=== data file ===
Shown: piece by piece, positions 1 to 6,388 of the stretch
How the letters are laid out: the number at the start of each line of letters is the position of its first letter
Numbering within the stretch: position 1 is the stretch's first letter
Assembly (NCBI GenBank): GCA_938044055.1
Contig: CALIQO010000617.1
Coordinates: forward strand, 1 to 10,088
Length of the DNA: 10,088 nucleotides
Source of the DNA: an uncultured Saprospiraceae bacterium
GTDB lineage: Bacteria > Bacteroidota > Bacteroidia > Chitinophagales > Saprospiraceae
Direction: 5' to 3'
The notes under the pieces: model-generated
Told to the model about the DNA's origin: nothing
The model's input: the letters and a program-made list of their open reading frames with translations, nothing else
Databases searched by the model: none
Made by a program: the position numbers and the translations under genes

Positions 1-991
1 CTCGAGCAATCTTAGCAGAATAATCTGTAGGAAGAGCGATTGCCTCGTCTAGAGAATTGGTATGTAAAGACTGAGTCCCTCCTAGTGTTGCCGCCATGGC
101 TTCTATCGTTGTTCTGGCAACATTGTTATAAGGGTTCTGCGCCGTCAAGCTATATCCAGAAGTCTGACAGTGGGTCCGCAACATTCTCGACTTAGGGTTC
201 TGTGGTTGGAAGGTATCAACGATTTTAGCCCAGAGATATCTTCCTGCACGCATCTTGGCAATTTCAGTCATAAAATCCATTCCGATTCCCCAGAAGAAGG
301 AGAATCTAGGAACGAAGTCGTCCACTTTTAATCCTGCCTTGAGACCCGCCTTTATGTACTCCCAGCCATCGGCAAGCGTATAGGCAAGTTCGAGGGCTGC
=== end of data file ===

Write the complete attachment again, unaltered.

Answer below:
Shown: piece by piece, positions 1 to 6,388 of the stretch
How the letters are laid out: the number at the start of each line of letters is the position of its first letter
Numbering within the stretch: position 1 is the stretch's first letter
Assembly (NCBI GenBank): GCA_938044055.1
Contig: CALIQO010000617.1
Coordinates: forward strand, 1 to 10,088
Length of the DNA: 10,088 nucleotides
Source of the DNA: an uncultured Saprospiraceae bacterium
GTDB lineage: Bacteria > Bacteroidota > Bacteroidia > Chitinophagales > Saprospiraceae
Direction: 5' to 3'
The notes under the pieces: model-generated
Told to the model about the DNA's origin: nothing
The model's input: the letters and a program-made list of their open reading frames with translations, nothing else
Databases searched by the model: none
Made by a program: the position numbers and the translations under genes

Positions 1-991
1 CTCGAGCAATCTTAGCAGAATAATCTGTAGGAAGAGCGATTGCCTCGTCTAGAGAATTGGTATGTAAAGACTGAGTCCCTCCTAGTGTTGCCGCCATGGC
101 TTCTATCGTTGTTCTGGCAACATTGTTATAAGGGTTCTGCGCCGTCAAGCTATATCCAGAAGTCTGACAGTGGGTCCGCAACATTCTCGACTTAGGGTTC
201 TGTGGTTGGAAGGTATCAACGATTTTAGCCCAGAGATATCTTCCTGCACGCATCTTGGCAATTTCAGTCATAAAATCCATTCCGATTCCCCAGAAGAAGG
301 AGAATCTAGGAACGAAGTCGTCCACTTTTAATCCTGCCTTGAGACCCGCCTTTATGTACTCCCAGCCATCGGCAAGCGTATAGGCAAGTTCGAGGGCTGC